Look, I was doing OK. I got through the oil spill on the road that is turning forty. Lost a little control, but I drove into the skid just like the driving instructors tell you to and afterwards things were fine again, no, really, they were better than fine.Read more...
- [-] Other Available FormatsOur PriceNew & Used MarketplaceHow Hard Can It Be? (Paperback)
Publisher: St. Martin's Griffin$16.99How Hard Can It Be? (Large Print Library Binding)
Publisher: Wheeler Publishing Large Print$36.99How Hard Can It Be? (Audio Compact Disc - Unabridged)
Publisher: MacMillan Audio$39.99
Look, I was doing OK. I got through the oil spill on the road that is turning forty. Lost a little control, but I drove into the skid just like the driving instructors tell you to and afterwards things were fine again, no, really, they were better than fine.
Kate Reddy had it all: a nice home, two adorable kids, a good husband. Then her kids became teenagers (read: monsters). Richard, her husband, quit his job, taking up bicycling and therapeutic counseling: drinking green potions, dressing head to toe in Lycra, and spending his time--and their money--on his own therapy. Since Richard no longer sees a regular income as part of the path to enlightenment, it's left to Kate to go back to work.
Companies aren't necessarily keen on hiring 49-year-old mothers, so Kate does what she must: knocks a few years off her age, hires a trainer, joins a Women Returners group, and prepares a new resume that has a shot at a literary prize for experimental fiction.
When Kate manages to secure a job at the very hedge fund she founded, she finds herself in an impossible juggling act: proving herself (again) at work, dealing with teen drama, and trying to look after increasingly frail parents as the clock keeps ticking toward her 50th birthday. Then, of course, an old flame shows up out of the blue, and Kate finds herself facing off with everyone from Russian mobsters to a literal stallion.
Surely it will all work out in the end. After all, how hard can it be?
Hilarious and poignant, How Hard Can It Be? brings us the new adventures of Kate Reddy, the beleaguered heroine of Allison Pearson's groundbreaking New York Times bestseller I Don't Know How She Does It.
- ISBN-13: 9781250086082
- ISBN-10: 1250086086
- Publisher: St. Martin's Press
- Publish Date: June 2018
- Page Count: 384
- Dimensions: 9.4 x 6.4 x 1.5 inches
- Shipping Weight: 1.2 pounds
Big books of summer
I don’t know how they do it—bestselling authors who deliver satisfying reads year after year. Among this season’s surefire bestsellers are two terrific novels from masters of their genres.
Stephen King’s The Outsider opens with every parent’s worst nightmare: Eleven-year-old Frankie Peterson is found raped and mutilated in a Flint City park. Detective Ralph Anderson is sure he has a slam-dunk case—it’s as airtight as he’s ever seen. The crime scene is dripping with evidence pointing toward beloved youth baseball coach Terry Maitland. Eyewitnesses recall seeing Maitland around town before and after the crime. Yet an alibi soon emerges that mystifies local authorities: At the time of the abduction, Maitland was at a work event miles away from Flint City. He’s even on video, and his fingerprints are found at his hotel.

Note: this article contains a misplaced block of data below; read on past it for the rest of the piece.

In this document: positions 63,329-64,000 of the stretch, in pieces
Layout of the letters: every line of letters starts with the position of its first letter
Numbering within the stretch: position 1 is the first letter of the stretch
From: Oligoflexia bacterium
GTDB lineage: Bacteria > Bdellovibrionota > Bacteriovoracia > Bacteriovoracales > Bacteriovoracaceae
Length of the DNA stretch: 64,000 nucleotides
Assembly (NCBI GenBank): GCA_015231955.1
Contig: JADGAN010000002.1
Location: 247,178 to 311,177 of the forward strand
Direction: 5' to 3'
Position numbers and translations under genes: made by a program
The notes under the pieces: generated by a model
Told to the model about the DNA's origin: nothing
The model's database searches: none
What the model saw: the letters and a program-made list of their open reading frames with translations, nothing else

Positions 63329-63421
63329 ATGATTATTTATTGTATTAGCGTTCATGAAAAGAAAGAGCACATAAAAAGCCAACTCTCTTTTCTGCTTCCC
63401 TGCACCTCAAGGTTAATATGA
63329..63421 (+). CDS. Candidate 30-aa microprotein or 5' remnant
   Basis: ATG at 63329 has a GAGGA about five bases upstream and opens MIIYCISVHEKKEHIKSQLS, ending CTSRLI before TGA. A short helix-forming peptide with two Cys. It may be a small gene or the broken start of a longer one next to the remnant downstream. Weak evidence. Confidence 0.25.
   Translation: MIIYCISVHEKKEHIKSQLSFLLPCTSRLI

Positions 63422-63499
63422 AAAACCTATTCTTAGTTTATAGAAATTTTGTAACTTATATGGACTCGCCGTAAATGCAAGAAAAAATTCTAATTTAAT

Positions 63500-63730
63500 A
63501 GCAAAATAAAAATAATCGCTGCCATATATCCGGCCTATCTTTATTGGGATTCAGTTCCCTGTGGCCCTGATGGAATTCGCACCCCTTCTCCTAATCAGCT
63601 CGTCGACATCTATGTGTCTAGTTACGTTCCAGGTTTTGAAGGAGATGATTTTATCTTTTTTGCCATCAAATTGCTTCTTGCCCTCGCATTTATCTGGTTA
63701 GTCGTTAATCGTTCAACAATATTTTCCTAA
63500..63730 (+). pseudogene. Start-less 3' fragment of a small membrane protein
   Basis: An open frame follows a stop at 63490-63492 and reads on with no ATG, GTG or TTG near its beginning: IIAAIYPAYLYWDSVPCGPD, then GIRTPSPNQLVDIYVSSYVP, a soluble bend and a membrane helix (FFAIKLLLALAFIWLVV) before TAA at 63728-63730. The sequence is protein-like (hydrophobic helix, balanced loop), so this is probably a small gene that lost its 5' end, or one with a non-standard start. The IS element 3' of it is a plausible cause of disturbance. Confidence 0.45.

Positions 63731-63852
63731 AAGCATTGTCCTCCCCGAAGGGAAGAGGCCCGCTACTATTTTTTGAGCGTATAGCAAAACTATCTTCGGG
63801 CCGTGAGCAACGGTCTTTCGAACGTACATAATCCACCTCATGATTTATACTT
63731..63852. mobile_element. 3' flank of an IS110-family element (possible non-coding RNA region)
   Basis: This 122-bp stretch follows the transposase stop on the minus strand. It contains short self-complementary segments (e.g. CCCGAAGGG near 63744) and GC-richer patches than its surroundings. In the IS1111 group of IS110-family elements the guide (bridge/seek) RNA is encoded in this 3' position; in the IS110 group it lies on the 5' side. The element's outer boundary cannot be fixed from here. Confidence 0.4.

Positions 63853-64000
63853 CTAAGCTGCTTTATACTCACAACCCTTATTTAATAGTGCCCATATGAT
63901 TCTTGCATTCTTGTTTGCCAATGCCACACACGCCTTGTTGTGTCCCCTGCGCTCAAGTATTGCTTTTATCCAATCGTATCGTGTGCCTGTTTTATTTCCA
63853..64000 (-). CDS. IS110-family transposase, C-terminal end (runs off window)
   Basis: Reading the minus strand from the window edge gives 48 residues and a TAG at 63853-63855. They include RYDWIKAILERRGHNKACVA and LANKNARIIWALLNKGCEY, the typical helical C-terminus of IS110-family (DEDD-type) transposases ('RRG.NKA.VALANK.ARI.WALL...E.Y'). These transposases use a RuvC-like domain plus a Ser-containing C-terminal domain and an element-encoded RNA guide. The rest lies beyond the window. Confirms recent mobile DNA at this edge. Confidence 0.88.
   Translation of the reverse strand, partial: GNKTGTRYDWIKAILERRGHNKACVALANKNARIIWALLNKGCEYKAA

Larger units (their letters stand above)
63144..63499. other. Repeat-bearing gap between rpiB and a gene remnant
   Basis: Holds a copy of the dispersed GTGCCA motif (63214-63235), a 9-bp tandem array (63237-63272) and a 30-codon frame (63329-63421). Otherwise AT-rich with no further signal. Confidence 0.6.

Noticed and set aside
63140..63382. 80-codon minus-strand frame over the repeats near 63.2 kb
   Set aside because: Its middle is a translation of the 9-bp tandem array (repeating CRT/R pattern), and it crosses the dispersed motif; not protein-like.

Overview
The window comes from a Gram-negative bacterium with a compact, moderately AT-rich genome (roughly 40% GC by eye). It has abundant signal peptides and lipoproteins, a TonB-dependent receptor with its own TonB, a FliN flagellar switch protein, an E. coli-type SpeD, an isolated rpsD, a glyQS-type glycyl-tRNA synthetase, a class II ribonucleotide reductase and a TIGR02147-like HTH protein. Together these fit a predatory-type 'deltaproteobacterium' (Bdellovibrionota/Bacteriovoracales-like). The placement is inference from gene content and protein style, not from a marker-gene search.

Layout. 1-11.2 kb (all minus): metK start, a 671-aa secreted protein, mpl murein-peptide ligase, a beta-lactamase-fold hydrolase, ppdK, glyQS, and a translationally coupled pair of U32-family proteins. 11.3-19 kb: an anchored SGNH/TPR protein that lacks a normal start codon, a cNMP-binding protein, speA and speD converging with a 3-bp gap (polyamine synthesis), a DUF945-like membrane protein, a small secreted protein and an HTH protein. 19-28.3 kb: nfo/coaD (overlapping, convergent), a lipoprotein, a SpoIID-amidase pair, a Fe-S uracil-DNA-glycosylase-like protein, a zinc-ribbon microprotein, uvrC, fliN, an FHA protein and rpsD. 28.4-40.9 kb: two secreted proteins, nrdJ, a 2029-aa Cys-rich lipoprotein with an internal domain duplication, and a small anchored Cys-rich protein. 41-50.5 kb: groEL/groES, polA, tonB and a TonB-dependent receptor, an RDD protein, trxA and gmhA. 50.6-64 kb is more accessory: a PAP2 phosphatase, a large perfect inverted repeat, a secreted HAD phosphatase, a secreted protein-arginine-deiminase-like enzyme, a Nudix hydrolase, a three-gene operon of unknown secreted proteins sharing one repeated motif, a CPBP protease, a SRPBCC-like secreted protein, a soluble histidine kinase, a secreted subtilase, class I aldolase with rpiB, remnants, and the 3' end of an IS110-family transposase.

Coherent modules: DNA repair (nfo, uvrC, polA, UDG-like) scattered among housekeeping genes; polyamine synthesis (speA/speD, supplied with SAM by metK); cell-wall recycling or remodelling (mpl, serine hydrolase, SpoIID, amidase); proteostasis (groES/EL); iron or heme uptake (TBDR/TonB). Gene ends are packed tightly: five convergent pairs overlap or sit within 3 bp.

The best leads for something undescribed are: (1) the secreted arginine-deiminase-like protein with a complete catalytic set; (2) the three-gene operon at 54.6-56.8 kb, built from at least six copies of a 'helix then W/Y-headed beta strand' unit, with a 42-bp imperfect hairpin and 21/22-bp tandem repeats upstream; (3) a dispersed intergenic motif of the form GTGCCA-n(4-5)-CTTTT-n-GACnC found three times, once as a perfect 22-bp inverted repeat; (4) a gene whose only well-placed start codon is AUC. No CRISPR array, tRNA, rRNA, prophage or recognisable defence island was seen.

King peppers The Outsider with the kind of eerie, nightmarish details that only he can conjure: a man with a melted face and straws for eyes who appears in a young girl’s bedroom; a pile of clothes found in a barn, stained black; and an abandoned cave where twin boys once died.
Can a man be in two places at once? Of course not. King’s creepy, exquisitely crafted, can’t-put-it-down tale offers a shocking possibility, one that stuns hardened law enforcement officials and threatens to destroy an entire community.
A totally different kind of terror envelops Kate Reddy, the Brit who won the hearts of millions of working mums in Allison Pearson’s smash debut, I Don’t Know How She Does It. In the wise and sparkling follow-up, How Hard Can It Be?, Kate faces the horrors of menopause and raising teenagers.
After years tending to kids and aging parents, Kate must now re-enter the working world to support her family. Her husband, Richard, is nursing a serious midlife crisis, having quit his job to spend most of his time cycling—or more precisely, buying expensive cycling equipment. Kate takes a midlevel position at the financial fund she set up a decade before, reporting to a man who was born the year she started college.
“I recognize his type immediately,” Kate says. “Self-styled hipster, metrosexual, spends a fortune on scruffing products and Tom Ford Anti-Fatigue Eye Treatment.”
Navigating the pitfalls of age discrimination, Kate soon demonstrates the kind of hustle that made her a financial star years before. Readers may wish she could show such moxie in her home life: Kate’s daughter uses a social media mishap to manipulate Kate into doing her homework; Kate’s son steals her credit card; and Richard, well, he makes a decision so horrible that one hopes he forgets to wear a helmet on his next bike ride.
How hard can it be? Pretty damn hard, Kate learns. But with great friends, a steely core and a clever mind, Kate shows that women can launch themselves off the mommy track and back into the world.